Minority Matters: Ethnic minorities and racism in Northern Ireland
By Paul Hainsworth
Northern Ireland politics and society are commonly portrayed as an arena dominated by the tensions between two communities – a majority Ulster/British unionist and a minority Irish nationalist. Indeed, the troubles of the last 30 years have been focused around this major fault line. However, a reductionist concentration on this societal aspect alone tends to understate the cultural diversity of Northern Ireland and the other means by which identity is expressed. In short, there are other voices to be heard and other stories to be told.
The Belfast-based Multi-Cultural Resource Centre lists the presence of at least 60 ethnic minorities in Northern Ireland. Calculating the size of their populations is difficult because, regrettably, the census report covering Northern Ireland has so far failed to include a question on ethnicity. It is hoped that this deficiency will be corrected in the next census report in 2001. Various unofficial studies estimate that the small ethnic minority communities represent 1 to 1.5 per cent of the population of Northern Ireland. By far the largest of these communities is the Chinese, estimated by the Chinese Welfare Association (CWA) (Northern Ireland) to amount to 8,000. The second largest group are the Travellers, constituting about 1,200 to 1,400 individuals. The Indian community is c.1,000, with Afro-Caribbean, Jewish and Pakistani communities smaller still.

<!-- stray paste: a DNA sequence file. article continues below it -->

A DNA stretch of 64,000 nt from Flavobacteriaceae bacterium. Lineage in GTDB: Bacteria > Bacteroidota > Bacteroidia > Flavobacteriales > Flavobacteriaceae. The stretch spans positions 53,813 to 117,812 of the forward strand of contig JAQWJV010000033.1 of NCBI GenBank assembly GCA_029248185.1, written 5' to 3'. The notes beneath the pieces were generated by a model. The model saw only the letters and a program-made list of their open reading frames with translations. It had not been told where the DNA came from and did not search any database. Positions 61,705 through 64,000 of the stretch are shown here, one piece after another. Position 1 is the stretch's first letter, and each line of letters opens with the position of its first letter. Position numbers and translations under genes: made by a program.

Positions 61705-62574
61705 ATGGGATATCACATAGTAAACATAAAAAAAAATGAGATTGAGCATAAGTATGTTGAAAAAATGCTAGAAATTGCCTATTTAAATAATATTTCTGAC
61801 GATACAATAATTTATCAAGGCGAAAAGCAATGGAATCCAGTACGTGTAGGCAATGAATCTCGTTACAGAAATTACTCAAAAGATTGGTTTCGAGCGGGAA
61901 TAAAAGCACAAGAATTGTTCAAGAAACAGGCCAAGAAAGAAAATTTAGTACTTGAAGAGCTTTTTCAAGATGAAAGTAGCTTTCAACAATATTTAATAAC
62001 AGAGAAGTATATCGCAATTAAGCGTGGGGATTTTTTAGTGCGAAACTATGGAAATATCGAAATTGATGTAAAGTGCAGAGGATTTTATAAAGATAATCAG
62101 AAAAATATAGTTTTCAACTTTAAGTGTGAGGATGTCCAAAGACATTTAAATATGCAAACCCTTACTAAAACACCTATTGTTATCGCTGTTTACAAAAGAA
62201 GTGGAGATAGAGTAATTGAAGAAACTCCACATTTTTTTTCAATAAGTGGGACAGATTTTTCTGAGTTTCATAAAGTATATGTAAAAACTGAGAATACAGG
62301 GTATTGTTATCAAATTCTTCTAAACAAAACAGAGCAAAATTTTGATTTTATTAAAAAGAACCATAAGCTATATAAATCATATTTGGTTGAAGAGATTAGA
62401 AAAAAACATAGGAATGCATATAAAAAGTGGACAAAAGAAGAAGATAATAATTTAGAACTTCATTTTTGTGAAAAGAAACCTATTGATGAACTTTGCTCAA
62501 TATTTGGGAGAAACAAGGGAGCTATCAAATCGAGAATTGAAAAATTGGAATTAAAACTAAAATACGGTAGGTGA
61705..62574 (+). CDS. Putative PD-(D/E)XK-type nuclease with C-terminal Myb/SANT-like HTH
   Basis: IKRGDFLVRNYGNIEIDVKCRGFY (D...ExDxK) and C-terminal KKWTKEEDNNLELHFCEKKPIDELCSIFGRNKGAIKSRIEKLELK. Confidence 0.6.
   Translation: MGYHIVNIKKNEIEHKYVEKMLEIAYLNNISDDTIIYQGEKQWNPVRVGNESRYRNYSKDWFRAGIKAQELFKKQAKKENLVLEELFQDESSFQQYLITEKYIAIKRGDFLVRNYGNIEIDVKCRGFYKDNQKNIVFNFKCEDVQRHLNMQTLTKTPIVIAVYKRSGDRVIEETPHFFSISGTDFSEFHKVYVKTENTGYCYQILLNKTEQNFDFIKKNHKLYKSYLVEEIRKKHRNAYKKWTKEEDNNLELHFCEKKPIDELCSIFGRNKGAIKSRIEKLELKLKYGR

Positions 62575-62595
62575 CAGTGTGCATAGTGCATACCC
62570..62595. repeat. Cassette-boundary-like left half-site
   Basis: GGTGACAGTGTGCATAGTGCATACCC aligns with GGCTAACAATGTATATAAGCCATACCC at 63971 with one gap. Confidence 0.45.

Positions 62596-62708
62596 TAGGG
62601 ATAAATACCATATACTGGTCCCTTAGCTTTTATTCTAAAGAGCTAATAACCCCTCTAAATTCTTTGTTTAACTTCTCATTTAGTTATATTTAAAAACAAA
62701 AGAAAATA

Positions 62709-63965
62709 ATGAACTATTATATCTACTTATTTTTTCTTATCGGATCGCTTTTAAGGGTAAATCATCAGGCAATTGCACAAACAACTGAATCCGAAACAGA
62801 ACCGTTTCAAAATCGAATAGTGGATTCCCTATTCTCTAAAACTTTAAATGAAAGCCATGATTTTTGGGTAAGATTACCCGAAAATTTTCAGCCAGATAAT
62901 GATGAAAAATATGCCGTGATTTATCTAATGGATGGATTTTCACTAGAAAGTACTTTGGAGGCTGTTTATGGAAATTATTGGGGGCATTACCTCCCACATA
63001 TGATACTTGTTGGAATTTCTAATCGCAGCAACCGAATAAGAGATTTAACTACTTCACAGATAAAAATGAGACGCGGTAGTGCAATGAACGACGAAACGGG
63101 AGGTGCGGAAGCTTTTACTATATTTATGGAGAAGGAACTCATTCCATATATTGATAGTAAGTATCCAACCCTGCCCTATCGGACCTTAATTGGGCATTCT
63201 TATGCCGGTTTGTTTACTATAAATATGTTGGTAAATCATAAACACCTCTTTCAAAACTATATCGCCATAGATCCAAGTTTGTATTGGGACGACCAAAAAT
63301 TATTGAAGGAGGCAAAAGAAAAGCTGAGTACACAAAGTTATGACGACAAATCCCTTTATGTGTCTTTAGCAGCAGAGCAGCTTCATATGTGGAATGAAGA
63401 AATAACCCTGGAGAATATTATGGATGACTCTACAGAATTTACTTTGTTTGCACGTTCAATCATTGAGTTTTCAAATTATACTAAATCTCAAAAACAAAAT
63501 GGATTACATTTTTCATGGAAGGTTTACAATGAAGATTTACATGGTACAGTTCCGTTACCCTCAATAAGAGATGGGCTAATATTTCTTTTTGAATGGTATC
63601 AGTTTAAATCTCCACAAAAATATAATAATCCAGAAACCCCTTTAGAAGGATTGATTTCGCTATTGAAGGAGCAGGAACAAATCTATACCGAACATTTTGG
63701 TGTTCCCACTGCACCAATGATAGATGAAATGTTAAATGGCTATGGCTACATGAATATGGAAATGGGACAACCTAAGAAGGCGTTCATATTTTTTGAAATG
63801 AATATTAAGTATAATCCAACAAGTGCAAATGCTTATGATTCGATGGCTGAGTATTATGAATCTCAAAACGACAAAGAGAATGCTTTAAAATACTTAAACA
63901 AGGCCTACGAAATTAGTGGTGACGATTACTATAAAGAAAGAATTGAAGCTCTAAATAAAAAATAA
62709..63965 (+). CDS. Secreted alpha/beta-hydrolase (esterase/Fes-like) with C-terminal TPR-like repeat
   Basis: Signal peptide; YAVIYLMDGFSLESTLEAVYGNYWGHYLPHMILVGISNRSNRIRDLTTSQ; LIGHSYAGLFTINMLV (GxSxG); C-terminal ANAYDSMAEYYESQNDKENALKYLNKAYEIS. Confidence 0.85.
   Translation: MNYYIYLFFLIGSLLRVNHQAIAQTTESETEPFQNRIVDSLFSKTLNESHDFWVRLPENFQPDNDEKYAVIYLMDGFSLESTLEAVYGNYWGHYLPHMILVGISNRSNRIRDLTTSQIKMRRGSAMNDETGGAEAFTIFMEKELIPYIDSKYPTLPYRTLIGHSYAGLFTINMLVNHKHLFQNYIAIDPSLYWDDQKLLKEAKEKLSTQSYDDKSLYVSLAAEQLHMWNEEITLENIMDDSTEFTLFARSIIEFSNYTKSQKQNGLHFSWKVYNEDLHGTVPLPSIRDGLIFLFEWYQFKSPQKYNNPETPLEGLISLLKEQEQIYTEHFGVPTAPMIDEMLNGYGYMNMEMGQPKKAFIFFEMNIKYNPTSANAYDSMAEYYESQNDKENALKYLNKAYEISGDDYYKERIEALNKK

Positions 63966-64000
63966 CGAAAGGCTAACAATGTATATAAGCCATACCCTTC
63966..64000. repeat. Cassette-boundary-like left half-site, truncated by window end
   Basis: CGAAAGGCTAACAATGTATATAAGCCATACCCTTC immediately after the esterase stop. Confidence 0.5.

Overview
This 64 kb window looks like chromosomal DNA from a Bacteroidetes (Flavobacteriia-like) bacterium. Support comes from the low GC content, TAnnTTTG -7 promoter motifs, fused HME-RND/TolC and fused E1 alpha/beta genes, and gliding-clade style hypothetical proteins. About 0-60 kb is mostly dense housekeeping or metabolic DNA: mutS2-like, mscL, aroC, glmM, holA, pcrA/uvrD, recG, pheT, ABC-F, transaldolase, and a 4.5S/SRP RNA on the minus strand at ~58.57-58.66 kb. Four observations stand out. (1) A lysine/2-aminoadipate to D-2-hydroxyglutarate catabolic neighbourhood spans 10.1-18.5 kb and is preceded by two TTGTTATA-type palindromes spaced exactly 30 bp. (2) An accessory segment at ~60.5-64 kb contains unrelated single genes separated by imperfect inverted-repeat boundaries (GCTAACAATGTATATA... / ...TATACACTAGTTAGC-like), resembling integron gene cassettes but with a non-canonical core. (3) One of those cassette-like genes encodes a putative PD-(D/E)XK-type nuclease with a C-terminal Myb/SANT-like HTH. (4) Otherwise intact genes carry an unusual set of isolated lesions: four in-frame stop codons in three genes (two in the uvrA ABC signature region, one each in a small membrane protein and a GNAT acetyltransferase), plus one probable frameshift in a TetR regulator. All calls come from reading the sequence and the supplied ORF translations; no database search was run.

The Chinese/South-East Asian communities
The majority of Northern Irelands Chinese residents originate from the rural area of Hong Kong, with smaller contingents from mainland China. There are also communities from South-East Asia (Malaysia, Singapore, Taiwan and Vietnam) who are generally, if not necessarily accurately referred to as `Chinese`.
The Chinese/South-East Asian populations are principally a post-war phenomenon, with migration taking place especially in the 1960s. Recent research indicates that over 40 per cent of these communities live in Belfast and that, overall, these are distinctly young and expanding communities compared with the rest of the population. Many work in the catering trade. The Pakistani community (many of whom originate from villages in the Punjab) is also involved in catering, as well as in the retailing and clothing businesses. The (predominantly Hindu) Indian community shares these employment characteristics, but is also well represented in commerce and the professions – notably in medicine.
One of the main problems facing the Chinese/South-East Asian communities is the lack of interpreting and translating services. This results in social exclusion, including restricted access to social, health, welfare and educational services. Research carried out by Barnardos in 1995 revealed that 90 per cent of Chinese interviewees pointed to the language barrier as the main impediment to integration with the wider community. Only relatively recently have the relevant health and social services providers in Northern Ireland begun to put some limited resources into translating and interpreting facilities in order to promote a more equitable access to services.